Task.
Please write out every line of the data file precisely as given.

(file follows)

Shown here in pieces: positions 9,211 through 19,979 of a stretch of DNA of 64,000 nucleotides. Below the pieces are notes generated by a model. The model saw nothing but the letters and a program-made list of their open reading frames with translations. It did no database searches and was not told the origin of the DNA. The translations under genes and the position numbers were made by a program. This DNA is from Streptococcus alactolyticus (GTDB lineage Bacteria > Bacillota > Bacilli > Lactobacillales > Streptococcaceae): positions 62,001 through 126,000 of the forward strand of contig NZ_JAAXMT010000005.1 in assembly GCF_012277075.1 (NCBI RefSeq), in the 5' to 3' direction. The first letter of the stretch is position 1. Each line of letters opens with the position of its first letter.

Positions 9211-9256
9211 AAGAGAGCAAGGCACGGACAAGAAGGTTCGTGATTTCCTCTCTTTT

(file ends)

Shown here in pieces: positions 9,211 through 19,979 of a stretch of DNA of 64,000 nucleotides. Below the pieces are notes generated by a model. The model saw nothing but the letters and a program-made list of their open reading frames with translations. It did no database searches and was not told the origin of the DNA. The translations under genes and the position numbers were made by a program. This DNA is from Streptococcus alactolyticus (GTDB lineage Bacteria > Bacillota > Bacilli > Lactobacillales > Streptococcaceae): positions 62,001 through 126,000 of the forward strand of contig NZ_JAAXMT010000005.1 in assembly GCF_012277075.1 (NCBI RefSeq), in the 5' to 3' direction. The first letter of the stretch is position 1. Each line of letters opens with the position of its first letter.

Positions 9211-9256
9211 AAGAGAGCAAGGCACGGACAAGAAGGTTCGTGATTTCCTCTCTTTT